How will this affect the economic recovery?
I describe it as a square root recovery. So far, we’re through the V-part of it: Housing is back very strongly and manufacturing is bouncing back. For example, U.S. domestic auto production increased by 200% from May to June and has recovered to nearly two-thirds of pre-Covid levels. However, large portions of the economy are in serious trouble. The hospitality segment – including hotels, restaurants, resorts and cruise lines – will take a long time to recover. The airline industry may suffer from secular change. Thousands of small businesses have closed during the recession; many will never reopen, because their owners have gone bankrupt or chosen to retire. So now, we’re in a more gradual improvement. We will continue to work our way back to normal, but at a slower pace than we did right at the beginning of the recovery.
In the aftermath of the global financial crisis, the U.S. was first to come out of the recession. Will it be the other way around this time?
We’ve already seen that. China looks like it’s pretty much recovered, and Europe is following behind. The U.S. is lagging and that’s because we don’t have enough discipline in social distancing, in tracing, testing and wearing masks. There is a certain amount of defiance, and that’s hurting us.
So what’s going to happen next?
At best, the economy is a quarter or one third of the way back to normal. Yet, the market is pricing stocks as if we’re going to be back to 2019 levels some time next year. That’s very unlikely. The earliest we can get back to 2019 is 2022, and I’m not even sure about that. The market also thinks that we are going to have a vaccine by the end of the year. That’s a realistic assumption. It’s likely that the vaccine will be given to essential workers starting next year. But I don’t think that people like me will get it until the end of next year. So a return to normal is a 2022 phenomenon.
You love to travel and visit clients around the world. How does the pandemic affect your life on a personal level?
Right now, I go out once a week at somebody’s home for dinner, and I ask the person not to have more than six people. Most people adhere to that, but last Saturday night I went to a dinner and there were eight people over. I don’t think anybody would have more than eight people around a table. I have not been on an airplane since March, and I don’t intend to get on an airplane until I have a vaccine. I don’t go into a store. I do go to restaurants, but I order take-out from them. I live with my wife and occasional relatives at home, so I have no reason to complain.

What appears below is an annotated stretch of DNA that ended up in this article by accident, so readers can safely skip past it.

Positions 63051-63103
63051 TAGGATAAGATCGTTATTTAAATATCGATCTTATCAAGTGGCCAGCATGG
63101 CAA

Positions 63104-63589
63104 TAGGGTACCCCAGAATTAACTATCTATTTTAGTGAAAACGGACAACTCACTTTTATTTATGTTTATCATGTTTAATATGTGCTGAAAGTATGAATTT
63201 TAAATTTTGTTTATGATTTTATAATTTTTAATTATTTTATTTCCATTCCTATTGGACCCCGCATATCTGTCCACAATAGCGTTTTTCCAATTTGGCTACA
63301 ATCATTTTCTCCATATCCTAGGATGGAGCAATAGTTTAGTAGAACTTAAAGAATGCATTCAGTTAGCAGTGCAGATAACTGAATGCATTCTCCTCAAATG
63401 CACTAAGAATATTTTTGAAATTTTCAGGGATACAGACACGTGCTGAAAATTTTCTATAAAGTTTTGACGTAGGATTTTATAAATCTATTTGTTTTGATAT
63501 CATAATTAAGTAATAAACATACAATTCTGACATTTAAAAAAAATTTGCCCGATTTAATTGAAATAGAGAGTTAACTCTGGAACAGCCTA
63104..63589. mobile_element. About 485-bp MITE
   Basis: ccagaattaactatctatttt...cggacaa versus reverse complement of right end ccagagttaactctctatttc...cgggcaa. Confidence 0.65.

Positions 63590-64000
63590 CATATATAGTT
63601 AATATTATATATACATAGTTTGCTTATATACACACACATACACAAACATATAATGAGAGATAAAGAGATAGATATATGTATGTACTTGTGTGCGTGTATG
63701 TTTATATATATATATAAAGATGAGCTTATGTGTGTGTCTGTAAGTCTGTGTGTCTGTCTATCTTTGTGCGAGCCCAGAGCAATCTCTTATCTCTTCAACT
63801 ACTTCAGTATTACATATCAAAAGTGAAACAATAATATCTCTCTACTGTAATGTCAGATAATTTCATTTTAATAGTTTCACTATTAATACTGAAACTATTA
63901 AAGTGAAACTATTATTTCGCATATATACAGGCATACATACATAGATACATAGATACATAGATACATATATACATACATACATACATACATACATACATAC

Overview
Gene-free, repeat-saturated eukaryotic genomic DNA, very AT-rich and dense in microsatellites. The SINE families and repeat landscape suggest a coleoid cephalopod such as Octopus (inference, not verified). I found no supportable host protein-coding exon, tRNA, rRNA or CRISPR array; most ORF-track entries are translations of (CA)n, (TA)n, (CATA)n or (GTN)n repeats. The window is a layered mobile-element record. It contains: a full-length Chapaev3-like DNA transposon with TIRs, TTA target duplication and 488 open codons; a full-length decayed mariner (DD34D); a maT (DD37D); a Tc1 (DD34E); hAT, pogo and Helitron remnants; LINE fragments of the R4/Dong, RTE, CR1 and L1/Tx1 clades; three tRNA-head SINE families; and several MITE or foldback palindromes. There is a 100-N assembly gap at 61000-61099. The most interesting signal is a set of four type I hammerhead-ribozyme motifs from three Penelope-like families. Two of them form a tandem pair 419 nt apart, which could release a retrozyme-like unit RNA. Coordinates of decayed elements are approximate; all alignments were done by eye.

It’s less than two months until the presidential election. To what degree will the race for the White House impact financial markets?
A lot will depend on who is going to win the election. Joe Biden looks like he’s going to win, but then the lead is narrowing. Also, there’s the controversy over mail-in voting. In terms of the number of votes that are going to be exercised on the day of the election, Donald Trump will be the leader. But when all the mail-in votes are counted, I think Mr. Biden will win. So the outcome is going to be very confusing at the beginning. Assuming Mr. Biden wins, it’s likely that taxes will be raised, and that’s not reflected in the earnings estimates of analysts. Thus, those who are forecasting that earnings in 2021 will get back to 2019 levels are too optimistic. I don’t think we have a shot at getting back to 2019 levels in earnings until 2022.
How will the stock market react if Mr. Biden wins the election?
The debates are going to be important and candidates are always subject to a gaffe. If the market was sure that Mr. Biden is going to win, stocks would be lower. In a Biden presidency, we’re going to see higher taxes on corporations and individuals as well as more regulations, especially environmental regulations that have been dismantled. So if the Democrats win, there are going to be some important changes, and they will probably be negative for the stock market. But the market is discounting the possibility of a Trump victory, and many investors view Mr. Trump as more favorable for the market.
How big is the risk of a correction against this background?
There’s a fair chance of a correction. Selling at 23 times next year’s earnings, the market is very fully priced here. It doesn’t discount anything that could go wrong. We have already seen the U.S. Dollar weaken by 10%. That could be a problem for the market. It will help earnings, but a weak Dollar is not a good sign. We don’t know how far the Dollar depreciation is going to go.
What’s behind the Dollar weakness?
I’m just saying the market is being priced for a continuation of the present environment, and there are a number of factors that could change the environment. We haven’t licked the virus yet, and even when we have a vaccine, we won’t lick it because not everybody is going to take the vaccine. For instance, only 40% of Americans obtain ordinary flu shots. And, those who do take the vaccine are going to take it over a long period of time. So today’s combination of social unrest, enormous fiscal and monetary stimulus, poor discipline in limiting the spread of the virus, gridlock in Washington and avoidance of international involvement may have diminished America’s standing among nations in the world.